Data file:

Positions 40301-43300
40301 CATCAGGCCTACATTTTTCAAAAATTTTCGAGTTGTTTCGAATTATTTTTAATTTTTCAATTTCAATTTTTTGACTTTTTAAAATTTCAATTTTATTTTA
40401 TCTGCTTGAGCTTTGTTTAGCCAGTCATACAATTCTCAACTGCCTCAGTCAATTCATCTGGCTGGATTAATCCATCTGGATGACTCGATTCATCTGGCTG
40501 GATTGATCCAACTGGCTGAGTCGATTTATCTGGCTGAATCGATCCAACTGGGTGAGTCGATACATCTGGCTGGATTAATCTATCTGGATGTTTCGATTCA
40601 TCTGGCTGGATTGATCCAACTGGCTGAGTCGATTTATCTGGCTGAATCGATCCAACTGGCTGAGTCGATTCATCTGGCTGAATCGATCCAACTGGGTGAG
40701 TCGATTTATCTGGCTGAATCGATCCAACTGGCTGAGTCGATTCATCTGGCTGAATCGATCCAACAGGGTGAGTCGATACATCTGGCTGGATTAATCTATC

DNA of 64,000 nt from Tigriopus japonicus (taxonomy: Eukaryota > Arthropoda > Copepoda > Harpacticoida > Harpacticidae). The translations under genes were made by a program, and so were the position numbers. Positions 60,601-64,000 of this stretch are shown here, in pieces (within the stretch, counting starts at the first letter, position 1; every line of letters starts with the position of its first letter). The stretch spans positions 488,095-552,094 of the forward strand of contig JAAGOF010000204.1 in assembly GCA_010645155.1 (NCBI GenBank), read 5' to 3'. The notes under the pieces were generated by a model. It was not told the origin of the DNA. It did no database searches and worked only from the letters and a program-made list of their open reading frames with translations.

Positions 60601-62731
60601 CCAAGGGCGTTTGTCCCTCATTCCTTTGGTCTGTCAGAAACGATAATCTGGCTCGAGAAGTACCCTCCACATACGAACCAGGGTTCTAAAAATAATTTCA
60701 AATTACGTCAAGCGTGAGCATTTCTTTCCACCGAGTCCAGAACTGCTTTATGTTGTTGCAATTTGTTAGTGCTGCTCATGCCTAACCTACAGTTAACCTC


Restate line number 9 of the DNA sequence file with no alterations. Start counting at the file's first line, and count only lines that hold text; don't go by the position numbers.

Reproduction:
60601 CCAAGGGCGTTTGTCCCTCATTCCTTTGGTCTGTCAGAAACGATAATCTGGCTCGAGAAGTACCCTCCACATACGAACCAGGGTTCTAAAAATAATTTCA